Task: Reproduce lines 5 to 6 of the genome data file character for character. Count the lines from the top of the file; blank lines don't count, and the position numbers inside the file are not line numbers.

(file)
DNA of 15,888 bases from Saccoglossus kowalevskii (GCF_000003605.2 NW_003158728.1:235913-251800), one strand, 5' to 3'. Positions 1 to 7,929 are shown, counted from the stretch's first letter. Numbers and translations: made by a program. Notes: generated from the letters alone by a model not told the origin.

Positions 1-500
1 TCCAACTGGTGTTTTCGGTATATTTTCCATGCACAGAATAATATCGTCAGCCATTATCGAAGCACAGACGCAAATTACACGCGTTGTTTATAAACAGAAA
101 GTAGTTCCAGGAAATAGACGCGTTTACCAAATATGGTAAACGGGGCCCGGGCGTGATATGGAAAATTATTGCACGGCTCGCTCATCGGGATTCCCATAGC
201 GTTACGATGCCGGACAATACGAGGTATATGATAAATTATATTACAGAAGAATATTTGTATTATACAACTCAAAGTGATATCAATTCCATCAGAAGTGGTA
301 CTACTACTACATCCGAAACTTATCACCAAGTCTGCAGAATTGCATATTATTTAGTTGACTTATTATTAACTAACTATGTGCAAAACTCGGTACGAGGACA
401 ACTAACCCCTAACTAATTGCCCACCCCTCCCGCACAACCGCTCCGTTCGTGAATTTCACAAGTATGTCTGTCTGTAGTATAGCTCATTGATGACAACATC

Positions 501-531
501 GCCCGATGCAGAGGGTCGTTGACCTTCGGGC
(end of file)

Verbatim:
201 GTTACGATGCCGGACAATACGAGGTATATGATAAATTATATTACAGAAGAATATTTGTATTATACAACTCAAAGTGATATCAATTCCATCAGAAGTGGTA
301 CTACTACTACATCCGAAACTTATCACCAAGTCTGCAGAATTGCATATTATTTAGTTGACTTATTATTAACTAACTATGTGCAAAACTCGGTACGAGGACA